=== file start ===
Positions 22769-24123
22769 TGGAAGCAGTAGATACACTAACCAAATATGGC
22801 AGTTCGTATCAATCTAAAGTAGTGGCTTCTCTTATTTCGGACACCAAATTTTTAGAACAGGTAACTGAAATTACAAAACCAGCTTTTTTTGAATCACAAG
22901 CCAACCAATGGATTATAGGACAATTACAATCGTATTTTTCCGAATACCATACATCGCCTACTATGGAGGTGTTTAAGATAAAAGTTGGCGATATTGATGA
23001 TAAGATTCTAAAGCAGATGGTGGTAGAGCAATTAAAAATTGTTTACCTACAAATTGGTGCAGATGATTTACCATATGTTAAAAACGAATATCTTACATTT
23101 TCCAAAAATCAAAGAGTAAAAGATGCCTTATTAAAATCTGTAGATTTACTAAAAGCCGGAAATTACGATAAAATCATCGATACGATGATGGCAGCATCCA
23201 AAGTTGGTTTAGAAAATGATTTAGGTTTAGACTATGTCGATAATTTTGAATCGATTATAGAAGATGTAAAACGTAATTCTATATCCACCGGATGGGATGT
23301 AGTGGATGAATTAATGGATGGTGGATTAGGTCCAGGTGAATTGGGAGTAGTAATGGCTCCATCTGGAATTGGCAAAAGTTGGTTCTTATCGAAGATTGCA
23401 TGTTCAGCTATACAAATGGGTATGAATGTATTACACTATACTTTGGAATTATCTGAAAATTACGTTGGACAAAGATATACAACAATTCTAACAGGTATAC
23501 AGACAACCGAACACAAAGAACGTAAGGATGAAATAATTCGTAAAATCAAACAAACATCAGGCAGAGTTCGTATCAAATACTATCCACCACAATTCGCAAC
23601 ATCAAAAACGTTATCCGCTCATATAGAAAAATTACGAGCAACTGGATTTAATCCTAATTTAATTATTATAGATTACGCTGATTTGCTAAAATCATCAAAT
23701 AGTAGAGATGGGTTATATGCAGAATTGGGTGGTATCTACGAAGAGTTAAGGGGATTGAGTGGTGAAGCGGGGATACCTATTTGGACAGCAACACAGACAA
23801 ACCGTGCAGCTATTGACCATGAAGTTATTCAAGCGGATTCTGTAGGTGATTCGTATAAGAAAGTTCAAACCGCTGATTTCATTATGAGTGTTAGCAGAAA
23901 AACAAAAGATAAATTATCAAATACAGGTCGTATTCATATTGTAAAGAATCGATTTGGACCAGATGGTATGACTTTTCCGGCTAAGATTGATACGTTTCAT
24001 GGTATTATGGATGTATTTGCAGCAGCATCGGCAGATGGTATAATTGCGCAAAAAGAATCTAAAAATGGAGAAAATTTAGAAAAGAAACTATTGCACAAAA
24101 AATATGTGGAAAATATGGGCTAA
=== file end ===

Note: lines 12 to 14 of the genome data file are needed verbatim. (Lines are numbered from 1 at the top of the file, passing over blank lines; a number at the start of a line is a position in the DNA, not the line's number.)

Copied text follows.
23701 AGTAGAGATGGGTTATATGCAGAATTGGGTGGTATCTACGAAGAGTTAAGGGGATTGAGTGGTGAAGCGGGGATACCTATTTGGACAGCAACACAGACAA
23801 ACCGTGCAGCTATTGACCATGAAGTTATTCAAGCGGATTCTGTAGGTGATTCGTATAAGAAAGTTCAAACCGCTGATTTCATTATGAGTGTTAGCAGAAA
23901 AACAAAAGATAAATTATCAAATACAGGTCGTATTCATATTGTAAAGAATCGATTTGGACCAGATGGTATGACTTTTCCGGCTAAGATTGATACGTTTCAT